The government budget deficits have meant increased borrowing, exacerbating the situation. Last year, Nigeria borrowed N2.8 trillion from the central bank via the Ways and Means provisions. To service this borrowing about N3.2 trillion was spent in 2020, once again the highest on record.
Recurrent expenditure vs Capital expenditure
A cursory review of the data shows that at N29.3 trillion, recurrent non-debt expenditure is about 3x more than the N10 trillion spent on capital expenditure in the last 10 years.
- The Buhari Government has often compared itself with prior PDP led governments claiming it has spent more on capital expenditure. In 2020, the government spent N1.7 trillion on capital expenditure, the highest on record.
- They have also spent between N1.4 trillion and N1.7 trillion between 2017 and 2020.
Whilst, their numbers have been impressive, spending on Capex as a percentage of total government expenditure is far lower than any other year in the last 10 years.
Here are some stark numbers
- Nigeria spends on average 21% of the total budget on capital expenditure. The highest percentage was 29.8% in 2017.
- It was 20.9% in 2020.
- In contrast, recurrent expenditure as a percentage of total expenditure is as high as 115% on average in the last 10 years. It was 86% in 2020.
- While capital expenditure has risen to N1.7 trillion in 2020 compared to just N958 billion in 2017, it is far lower in dollar terms at $4.6 billion compared to $5.8 billion respectively.
In the recently approved budget for 2021, Nigeria plans to spend N13.5 trillion in budgetary expenditure out of which N4.3 trillion is for capital expenditure and another N5.64 trillion on recurrent(non-debt) expenditure.
If this plan pans out the government would have succeeded in increasing its capital expenditure as a percentage of total expenditure to 32% in line with 30% included in the ERGP.
If history is to be relied upon as a basis for projecting, the government is more assured of hitting its recurrent non-debt expenditure spend than capital expenditure.
Nigeria’s Capital Expenditure challenges
According to a world bank report, capital expenditure involves spending on transport, information technology, power and utilities, defense, etc.
- A recent Moody’s report indicates Nigeria needs to spend about $3.3 trillion in capital expenditure over the next 30 years or $1.1 trillion a decade to close its infrastructure deficit.
- This amounts to $100 billion (N40 trillion) per annum or 28% of Nigeria’s GDP of N144 trillion, a tall task considering where the country is at the moment.
- Nigeria is far from this goal and may not meet this target if it continues to spend more on recurrent expenditure compared to capital expenditure.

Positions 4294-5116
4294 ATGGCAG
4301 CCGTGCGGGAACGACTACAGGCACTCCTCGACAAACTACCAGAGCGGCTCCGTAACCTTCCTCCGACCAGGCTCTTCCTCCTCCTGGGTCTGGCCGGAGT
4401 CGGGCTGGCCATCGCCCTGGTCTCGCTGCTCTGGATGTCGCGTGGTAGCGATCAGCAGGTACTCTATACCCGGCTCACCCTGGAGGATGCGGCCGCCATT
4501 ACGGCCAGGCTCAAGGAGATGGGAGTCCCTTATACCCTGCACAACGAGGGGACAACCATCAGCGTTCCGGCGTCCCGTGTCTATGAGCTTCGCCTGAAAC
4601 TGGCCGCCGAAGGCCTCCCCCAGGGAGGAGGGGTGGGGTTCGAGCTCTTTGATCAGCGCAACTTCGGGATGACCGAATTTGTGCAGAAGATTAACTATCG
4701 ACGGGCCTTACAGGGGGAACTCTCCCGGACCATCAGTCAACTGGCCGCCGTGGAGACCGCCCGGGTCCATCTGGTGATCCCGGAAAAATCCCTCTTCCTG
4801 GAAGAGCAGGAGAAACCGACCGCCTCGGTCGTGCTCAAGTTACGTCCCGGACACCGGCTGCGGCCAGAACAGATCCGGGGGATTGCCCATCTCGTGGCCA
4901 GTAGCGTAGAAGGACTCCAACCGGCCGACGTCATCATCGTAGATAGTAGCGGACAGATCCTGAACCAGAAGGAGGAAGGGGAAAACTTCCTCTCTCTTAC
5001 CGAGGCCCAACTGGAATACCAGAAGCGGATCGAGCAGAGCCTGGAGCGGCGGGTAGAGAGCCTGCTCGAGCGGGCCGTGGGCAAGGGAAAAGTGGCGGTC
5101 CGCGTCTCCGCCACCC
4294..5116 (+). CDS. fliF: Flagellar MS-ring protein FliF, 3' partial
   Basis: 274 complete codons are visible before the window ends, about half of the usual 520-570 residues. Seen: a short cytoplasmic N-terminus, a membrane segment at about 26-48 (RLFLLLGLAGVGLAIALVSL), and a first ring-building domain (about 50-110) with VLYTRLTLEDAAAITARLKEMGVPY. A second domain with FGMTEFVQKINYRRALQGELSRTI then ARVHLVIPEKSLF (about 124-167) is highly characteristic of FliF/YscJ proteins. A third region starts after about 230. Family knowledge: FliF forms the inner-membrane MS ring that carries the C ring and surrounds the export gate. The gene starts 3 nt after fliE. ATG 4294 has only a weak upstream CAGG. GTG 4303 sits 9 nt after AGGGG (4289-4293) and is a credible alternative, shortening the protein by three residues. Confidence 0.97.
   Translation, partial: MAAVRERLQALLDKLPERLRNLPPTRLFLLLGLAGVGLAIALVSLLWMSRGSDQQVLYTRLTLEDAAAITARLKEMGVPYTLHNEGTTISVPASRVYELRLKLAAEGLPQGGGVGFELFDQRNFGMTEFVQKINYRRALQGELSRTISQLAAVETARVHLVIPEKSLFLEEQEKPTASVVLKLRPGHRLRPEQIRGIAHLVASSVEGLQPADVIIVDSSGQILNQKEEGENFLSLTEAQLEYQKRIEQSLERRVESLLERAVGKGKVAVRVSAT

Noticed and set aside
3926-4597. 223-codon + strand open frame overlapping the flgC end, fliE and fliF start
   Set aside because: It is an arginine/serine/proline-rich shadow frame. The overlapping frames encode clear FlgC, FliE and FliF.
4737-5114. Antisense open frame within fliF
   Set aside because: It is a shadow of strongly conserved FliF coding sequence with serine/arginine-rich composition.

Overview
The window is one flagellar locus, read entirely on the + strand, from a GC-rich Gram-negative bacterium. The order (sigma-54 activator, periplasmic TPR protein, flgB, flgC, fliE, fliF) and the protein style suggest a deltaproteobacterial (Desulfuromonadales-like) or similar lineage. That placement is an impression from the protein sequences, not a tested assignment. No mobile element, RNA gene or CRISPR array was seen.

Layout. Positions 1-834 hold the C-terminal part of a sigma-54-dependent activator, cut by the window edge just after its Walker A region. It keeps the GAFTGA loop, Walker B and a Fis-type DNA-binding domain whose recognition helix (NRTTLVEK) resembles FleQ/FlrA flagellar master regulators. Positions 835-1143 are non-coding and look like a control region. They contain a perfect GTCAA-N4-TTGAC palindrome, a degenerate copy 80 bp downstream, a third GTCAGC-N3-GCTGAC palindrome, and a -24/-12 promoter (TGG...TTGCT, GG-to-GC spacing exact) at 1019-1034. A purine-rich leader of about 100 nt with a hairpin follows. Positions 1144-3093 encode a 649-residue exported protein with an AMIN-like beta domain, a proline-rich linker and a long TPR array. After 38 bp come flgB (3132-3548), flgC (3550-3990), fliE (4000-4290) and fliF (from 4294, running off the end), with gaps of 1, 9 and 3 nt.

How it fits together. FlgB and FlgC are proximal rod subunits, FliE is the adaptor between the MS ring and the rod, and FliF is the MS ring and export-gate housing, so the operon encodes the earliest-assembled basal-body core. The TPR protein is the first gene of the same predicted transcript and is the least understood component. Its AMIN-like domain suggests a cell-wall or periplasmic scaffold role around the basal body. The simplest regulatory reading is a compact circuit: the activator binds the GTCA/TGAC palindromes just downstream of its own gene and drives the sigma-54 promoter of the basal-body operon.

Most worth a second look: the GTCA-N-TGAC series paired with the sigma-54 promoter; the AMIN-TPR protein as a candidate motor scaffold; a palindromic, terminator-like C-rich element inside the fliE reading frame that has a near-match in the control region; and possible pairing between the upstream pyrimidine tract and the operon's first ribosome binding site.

Also, the government will also need to explore new revenue sources other than oil to boost its revenues while relying less on budget deficits.
- Doing this will require massive tax reforms that target the informal sector, block leakages and reduce wasteful incentives.
- Unfortunately, the covid-19 pandemic has pushed back any immediate plans to aggressively tax revenue.
- For example, in its 2021 budget, the government is projecting a tax revenue of N1.4 trillion down from N1.6 trillion a year earlier.
The Private Sector way
Another possible area of increasing achieving Nigeria’s infrastructure goals is via the private sector. But to do this, Nigeria will need to improve its capital formation policies that enable the private sector to invest in public infrastructure while delivering a legal path to recovering its investments and profits.
- There is also the public-private partnership initiative pursued by the federal government towards funding infrastructure development in the country.
- Just recently, the president approved the setting up of a $39.4 billion Infrastructure Company, wholly focused on critical infrastructural investments in Nigeria.
According to the president, “this Infrastructure company will raise funding from Central bank of Nigeria, Nigeria Sovereign Investment Authority, Pension funds, and local and foreign private sector development financiers.”
Upshots: Nigeria plans to spend N5.6 trillion on recurrent non-debt expenditure in 2021. The increase is coming from the following;
- Personal cost for MDA’s rising from N2.8 billion (as per 2020 budget) to N3 billion in 2021 budget.
- Personal cost for government-owned enterprises (GOEs) will more than triple from N218 billion to N701 billion.
- Overheads also increased considerably during the year.
- In addition, debt servicing for 2021 is budgeted at N3.1 trillion up from N2.6 trillion in 2020.